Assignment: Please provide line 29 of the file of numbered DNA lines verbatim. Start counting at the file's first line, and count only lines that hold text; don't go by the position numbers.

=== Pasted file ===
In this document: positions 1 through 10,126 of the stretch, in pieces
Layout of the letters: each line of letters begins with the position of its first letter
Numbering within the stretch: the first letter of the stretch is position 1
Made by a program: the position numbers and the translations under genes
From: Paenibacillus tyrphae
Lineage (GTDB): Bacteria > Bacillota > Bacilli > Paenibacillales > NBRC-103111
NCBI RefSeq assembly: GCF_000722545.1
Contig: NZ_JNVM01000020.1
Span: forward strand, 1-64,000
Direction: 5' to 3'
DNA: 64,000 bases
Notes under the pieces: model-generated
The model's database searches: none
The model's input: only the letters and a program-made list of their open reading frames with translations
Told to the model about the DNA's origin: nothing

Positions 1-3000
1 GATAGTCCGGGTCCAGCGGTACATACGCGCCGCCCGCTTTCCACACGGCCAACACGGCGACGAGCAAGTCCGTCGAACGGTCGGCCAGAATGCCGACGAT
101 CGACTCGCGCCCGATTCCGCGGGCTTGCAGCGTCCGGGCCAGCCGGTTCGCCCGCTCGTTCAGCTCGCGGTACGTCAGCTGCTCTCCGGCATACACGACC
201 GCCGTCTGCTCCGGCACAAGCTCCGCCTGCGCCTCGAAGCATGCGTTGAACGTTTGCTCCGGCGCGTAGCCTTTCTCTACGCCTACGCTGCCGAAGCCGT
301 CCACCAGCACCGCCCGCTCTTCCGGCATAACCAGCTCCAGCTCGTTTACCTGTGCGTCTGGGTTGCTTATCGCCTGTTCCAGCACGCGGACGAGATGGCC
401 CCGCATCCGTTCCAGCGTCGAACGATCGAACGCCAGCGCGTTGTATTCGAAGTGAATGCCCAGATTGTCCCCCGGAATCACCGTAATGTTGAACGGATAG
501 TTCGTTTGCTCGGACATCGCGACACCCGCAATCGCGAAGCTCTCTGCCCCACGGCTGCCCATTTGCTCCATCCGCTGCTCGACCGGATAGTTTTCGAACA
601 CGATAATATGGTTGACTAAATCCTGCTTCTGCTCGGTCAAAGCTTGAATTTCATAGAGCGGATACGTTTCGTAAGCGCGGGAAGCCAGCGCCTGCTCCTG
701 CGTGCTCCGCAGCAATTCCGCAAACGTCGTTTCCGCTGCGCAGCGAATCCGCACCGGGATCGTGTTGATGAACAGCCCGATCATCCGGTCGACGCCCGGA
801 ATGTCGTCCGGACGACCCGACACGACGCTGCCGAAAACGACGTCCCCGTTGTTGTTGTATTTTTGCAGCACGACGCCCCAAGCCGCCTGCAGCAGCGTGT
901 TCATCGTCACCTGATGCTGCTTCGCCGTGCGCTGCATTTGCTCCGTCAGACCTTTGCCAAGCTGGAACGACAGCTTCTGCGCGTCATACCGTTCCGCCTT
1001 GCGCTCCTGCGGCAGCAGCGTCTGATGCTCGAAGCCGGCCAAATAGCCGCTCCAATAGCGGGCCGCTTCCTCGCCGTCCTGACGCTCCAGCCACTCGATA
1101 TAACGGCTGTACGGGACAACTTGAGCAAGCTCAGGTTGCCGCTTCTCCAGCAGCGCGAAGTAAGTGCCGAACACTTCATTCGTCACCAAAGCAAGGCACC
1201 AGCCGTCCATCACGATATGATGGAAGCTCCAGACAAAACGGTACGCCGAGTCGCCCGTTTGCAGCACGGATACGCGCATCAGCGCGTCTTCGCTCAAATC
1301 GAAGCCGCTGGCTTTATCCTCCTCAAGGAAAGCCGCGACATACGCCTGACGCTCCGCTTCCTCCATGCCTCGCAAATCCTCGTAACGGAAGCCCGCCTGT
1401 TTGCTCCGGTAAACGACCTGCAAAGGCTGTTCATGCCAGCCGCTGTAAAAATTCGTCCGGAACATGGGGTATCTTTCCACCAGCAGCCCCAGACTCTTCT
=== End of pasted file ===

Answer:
1201 AGCCGTCCATCACGATATGATGGAAGCTCCAGACAAAACGGTACGCCGAGTCGCCCGTTTGCAGCACGGATACGCGCATCAGCGCGTCTTCGCTCAAATC